By: Jenna Piotrowicz
January 24th, 2023
The years spent in college are a young adult’s most crucial learning period. New experiences of freedom can be exciting, but can also be incredibly overwhelming.
Throughout the years, there were many things I look back on and wish I could tell my younger self. There are many lessons that you learn in such a short time, and by the end, you realize how impactful your decisions and experiences have been along the way.
The following are pieces of advice that might just help you figure things out while on your college journey:
Lesson One: Being selfish is okay sometimes.
It is well known that college isn’t an easy time in your life. There are many more responsibilities, such as taking care of yourself without the supervision of guardians or parents and attending social events, which sometimes seem like the only way to meet people. After being given all these responsibilities, it is easy to find yourself under stress. But it is most important to remember that it is best to do whatever benefits you most, and saying no is completely okay. It is okay to skip that night out with your friends to study, and it is also okay to go have a fun time with your friends to take a break and get your mind off of your work. I promise it will still be there when you get back. Putting yourself first is necessary sometimes in order to get through the tough times of your college years.
Lesson Two: Communicating with your professors.
One of the things that changed my entire experience of college classes was when I began to actually communicate and talk to my professors. By getting to know them on a more personal level, I found it much easier to ask questions or let them know if there were things preventing me from being in class or doing my best work. We often forget that our teachers are human as well, and by communicating with them, you begin to learn how understanding they can be if you give them the chance. They can help you in your times of need or trouble, or even if you just want to learn more or talk to someone.
They also can offer incredible connections and networking opportunities, ones that you might not have had otherwise. These connections with your professors are also key in asking for a letter of recommendation later on, as then the professor can write more genuinely about you as a person, and not just a student.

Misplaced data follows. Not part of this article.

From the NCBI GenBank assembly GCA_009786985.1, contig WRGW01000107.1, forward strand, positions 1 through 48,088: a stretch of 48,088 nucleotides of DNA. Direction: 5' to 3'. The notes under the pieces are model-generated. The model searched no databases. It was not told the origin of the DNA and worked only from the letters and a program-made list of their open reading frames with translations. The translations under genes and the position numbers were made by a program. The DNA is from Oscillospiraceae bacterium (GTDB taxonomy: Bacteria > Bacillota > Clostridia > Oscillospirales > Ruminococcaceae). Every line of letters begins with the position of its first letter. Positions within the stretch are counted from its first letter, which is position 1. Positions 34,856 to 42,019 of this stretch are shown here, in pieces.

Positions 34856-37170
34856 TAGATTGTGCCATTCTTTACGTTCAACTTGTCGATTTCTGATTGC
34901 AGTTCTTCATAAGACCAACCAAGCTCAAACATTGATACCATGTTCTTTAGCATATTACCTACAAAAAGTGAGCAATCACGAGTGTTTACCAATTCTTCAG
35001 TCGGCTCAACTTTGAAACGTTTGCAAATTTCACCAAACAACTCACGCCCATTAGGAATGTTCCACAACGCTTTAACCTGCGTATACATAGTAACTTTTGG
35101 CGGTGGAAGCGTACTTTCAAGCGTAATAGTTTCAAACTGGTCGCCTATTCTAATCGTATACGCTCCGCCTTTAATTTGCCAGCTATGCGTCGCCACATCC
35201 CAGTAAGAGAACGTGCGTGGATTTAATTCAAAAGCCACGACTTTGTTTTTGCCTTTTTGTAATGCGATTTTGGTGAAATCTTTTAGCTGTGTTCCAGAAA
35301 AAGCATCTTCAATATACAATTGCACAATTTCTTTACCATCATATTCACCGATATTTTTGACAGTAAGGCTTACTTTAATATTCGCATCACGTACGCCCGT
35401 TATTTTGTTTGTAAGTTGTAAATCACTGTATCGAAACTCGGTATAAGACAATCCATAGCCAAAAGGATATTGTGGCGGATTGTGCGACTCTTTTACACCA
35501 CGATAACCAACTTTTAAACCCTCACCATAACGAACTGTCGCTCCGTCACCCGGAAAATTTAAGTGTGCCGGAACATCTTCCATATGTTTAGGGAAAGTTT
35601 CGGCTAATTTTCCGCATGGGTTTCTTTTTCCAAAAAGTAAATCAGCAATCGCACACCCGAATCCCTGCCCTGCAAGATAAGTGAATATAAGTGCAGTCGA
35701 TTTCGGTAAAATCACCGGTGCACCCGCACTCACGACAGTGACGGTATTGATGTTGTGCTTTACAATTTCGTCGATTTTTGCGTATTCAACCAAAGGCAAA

Lesson Three: Mindfulness and breaks.
It is easy to fall into the cycle of simply going through the motions. Waking up, going to class, doing homework, eating, sometimes working, and going to bed. That cycle can be incredibly damaging if you don’t find the time to take breaks and do the things you enjoy. Even the smallest things can be turned into more enjoyable experiences if you practice mindfulness. Being aware of the beauty and calmness on your walk to class, or the tastes of your home-cooked dinner, or the way your shower feels as you cleanse from your day—all these things can become more special if thought about in a mindful way.
It is also okay to truly take a break. Your mental health matters more than missing one class, and prioritizing your sleep matters more than studying all night long. It is okay to allow yourself to unwind and detach from your stress.
Lesson Four: The path isn’t linear.
A big doubt many have coming into and throughout college is that they aren’t on time or doing things the same way others around them are. THAT IS OKAY. It does not matter if you take more than four years to graduate, and it is okay to switch your major as many times as you need. Finding what you love to do and gaining your best possible experience from your time in college is what is most important. No one is on the same clock, and you don’t need to be either.
Lesson Five: Be yourself.
I know, I know. Although it does sound cheesy, this is one of the most important lessons you can learn during your time in college. These years will allow you to form friendships that you can count on for the rest of your life. By being yourself, you attract the people who will truly value you as you are, and without changing. Your overall happiness will also improve as you surround yourself with those who align with your own values and interests.
As seniors, many of us look back and wish we had made more of the time we had together. It’s a cliche, but the time really does fly by, and before you know it you are putting on that cap and gown, saying your goodbyes, and moving on to the next part of your life.
So, make the most of every day, and recognize the beauty of this precious time in your life. It won’t last forever. Cherish it, and give it your all.
Jenna Piotrowicz is a senior majoring in professional and public writing, aspiring to be a writer or editor in her future. In her free time, she enjoys watching movies, TV shows and working on her own screenplays, hoping to create the next big feature film.